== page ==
In September this year, I attended and presented at the SEAM symposium, convened by Samantha Spurr, Margie Medlin, and Benedict Anderson and held at the very lovely venue of Critical Path. This symposium was beautifully crafted and put together with a great deal of care. It was one of those conferences that you remember in terms of generating a feeling of community and enthusiasm for the act of gathering and sharing ideas. A far cry from some others, where it seems more about attaining notches on the refereed conference paper bedhead than a genuine desire to engage. It was, as such, extremely appropriate that Brian Massumi and Erin Manning were keynotes, given that they have a history of convening experimental workshop events that are utterly held together by that kind of generosity, and have not a sniff of referee about them.
I felt very honored to give one of the keynote presentations on Friday, Sept 18th. Brian Massumi and Andrew Benjamin presented on the first night (17th), and myself with Erin Manning on the second night.
My presentation was called ‘The Erotic Return’, where I discussed how states of affective intensity have more to offer the research we do as designers than we have cared to acknowledge. The erotic is a somewhat exemplary category of affective intensity because it’s hard to really think about eroticism without and being aware of feeling, or bodily movements. As George Bataille wrote in his study on the subject: “Eroticism is an experience that cannot be assessed from the outside in the way an object can.”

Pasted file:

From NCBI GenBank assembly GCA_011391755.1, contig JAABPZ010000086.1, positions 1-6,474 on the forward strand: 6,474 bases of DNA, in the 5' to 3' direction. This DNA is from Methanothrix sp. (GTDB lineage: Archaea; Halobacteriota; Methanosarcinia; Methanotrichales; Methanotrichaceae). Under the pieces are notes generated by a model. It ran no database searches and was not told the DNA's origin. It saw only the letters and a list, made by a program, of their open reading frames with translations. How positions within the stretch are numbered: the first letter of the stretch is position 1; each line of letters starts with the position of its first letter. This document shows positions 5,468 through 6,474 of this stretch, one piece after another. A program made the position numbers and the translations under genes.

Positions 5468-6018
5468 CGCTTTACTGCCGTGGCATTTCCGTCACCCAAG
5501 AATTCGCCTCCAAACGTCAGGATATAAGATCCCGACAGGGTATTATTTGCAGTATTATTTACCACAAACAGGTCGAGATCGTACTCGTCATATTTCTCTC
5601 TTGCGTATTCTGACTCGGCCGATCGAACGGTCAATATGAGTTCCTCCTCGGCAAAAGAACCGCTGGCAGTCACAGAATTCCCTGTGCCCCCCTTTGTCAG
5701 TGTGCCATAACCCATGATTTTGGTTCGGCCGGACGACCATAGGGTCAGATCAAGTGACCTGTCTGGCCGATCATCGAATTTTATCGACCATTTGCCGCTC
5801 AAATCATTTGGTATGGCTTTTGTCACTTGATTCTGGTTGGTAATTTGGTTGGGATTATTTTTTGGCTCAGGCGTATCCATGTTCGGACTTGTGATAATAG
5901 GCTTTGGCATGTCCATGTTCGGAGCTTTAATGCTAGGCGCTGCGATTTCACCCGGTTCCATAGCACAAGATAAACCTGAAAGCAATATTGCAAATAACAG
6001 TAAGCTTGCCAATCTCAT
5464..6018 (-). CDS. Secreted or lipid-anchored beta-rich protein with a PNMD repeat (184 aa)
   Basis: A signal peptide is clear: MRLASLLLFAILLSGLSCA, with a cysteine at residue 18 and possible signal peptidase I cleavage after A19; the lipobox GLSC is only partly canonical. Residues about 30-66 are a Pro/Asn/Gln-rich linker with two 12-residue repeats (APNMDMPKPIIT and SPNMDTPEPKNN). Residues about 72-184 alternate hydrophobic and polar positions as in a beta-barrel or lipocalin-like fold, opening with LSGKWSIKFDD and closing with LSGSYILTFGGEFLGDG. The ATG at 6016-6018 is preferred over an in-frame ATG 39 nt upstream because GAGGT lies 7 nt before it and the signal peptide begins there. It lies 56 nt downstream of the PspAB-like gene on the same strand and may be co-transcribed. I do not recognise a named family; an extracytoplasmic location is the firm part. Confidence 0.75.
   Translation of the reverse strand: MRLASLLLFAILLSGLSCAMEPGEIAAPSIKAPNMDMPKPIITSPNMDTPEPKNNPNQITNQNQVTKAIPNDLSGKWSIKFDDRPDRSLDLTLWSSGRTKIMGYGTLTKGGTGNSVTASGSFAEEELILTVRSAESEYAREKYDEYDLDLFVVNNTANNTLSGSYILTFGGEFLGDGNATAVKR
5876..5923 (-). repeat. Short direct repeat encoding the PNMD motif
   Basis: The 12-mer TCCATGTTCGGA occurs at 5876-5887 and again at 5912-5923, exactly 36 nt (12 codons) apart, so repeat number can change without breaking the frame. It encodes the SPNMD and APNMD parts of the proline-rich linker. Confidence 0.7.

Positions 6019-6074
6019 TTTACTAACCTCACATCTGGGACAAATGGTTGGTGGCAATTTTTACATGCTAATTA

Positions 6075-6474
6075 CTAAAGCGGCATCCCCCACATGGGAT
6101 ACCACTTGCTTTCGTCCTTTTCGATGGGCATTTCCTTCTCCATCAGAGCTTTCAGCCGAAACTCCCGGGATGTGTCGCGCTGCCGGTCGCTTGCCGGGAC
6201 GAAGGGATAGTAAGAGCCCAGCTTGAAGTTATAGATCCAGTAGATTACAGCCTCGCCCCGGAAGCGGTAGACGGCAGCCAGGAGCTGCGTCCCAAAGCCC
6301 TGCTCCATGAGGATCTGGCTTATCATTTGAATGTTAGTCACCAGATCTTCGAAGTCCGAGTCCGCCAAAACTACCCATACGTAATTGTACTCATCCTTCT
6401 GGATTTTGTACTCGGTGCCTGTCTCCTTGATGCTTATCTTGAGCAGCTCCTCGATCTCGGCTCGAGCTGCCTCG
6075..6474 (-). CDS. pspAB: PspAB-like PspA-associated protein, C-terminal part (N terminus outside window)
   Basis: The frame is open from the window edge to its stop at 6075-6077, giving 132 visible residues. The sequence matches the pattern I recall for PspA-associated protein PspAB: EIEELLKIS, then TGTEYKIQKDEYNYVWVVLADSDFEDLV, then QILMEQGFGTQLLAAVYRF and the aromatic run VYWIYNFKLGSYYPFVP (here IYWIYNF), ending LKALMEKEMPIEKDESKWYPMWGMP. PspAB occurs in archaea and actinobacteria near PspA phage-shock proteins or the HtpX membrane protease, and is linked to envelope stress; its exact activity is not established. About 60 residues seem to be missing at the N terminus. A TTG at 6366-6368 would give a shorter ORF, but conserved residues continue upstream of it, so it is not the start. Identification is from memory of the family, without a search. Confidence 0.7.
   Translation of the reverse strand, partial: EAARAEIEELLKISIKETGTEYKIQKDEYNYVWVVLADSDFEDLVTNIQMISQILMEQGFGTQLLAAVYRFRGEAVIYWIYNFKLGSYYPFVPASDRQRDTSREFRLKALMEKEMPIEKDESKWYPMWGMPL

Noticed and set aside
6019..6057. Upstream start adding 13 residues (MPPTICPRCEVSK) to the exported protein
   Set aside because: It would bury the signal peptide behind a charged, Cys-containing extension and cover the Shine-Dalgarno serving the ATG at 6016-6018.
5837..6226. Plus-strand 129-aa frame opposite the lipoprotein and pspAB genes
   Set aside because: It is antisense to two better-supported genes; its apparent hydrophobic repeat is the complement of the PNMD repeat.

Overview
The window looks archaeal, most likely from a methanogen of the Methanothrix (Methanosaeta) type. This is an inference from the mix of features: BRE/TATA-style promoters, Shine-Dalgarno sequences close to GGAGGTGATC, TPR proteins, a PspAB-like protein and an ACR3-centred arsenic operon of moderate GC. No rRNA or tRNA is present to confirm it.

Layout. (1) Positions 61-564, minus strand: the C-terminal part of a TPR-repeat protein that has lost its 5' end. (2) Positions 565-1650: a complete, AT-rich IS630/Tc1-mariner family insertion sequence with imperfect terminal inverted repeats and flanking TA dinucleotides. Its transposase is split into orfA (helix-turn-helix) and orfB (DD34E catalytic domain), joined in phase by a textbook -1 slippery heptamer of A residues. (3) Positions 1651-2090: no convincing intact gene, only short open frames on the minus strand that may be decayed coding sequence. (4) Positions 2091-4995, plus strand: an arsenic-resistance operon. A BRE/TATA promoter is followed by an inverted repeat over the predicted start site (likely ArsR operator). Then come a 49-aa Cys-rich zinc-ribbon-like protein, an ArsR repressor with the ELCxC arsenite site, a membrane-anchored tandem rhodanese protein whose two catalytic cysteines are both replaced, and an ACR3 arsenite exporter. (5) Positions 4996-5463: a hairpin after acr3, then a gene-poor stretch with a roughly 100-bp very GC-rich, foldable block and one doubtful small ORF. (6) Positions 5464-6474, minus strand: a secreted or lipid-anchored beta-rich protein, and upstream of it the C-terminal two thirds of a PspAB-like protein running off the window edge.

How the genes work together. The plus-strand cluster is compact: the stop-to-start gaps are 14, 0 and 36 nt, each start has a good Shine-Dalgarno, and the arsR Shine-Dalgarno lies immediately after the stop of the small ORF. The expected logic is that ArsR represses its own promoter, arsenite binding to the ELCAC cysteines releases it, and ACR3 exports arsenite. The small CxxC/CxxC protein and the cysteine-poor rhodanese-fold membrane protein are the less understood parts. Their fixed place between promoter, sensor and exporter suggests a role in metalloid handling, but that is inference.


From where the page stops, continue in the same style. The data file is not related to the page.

The tingles and flushes of emerging erotic experience are not usually acknowledged features of a design discourse. Encountering an excruciatingly beautiful drawing might make you tingle, taking you to the verge of an erotic experience, but I shudder to think of the awkward pause that might arise in a social or professional situation should you give voice to your experience of that tingle. What I was trying to convey in the presentation, through some project work examples, was: if we are affected by engaging with, say a creative work, we enter into an even more complex, dynamic, aesthetically driven process when we produce creative work, and that this is a very significant level of awareness for research by creative practice. This argument has strong links to those developed in my PhD ‘The Aesthetics of Emergence‘, but is a development upon it. I hope to work up a paper or three on the connections between emergent research methodology (commonly known as ‘post-design rationalisation’, which I thorough believe is both valid and necessary for creative work), and the erotic (or, what I am calling in a Nietzschian play, ‘The Erotic Return’).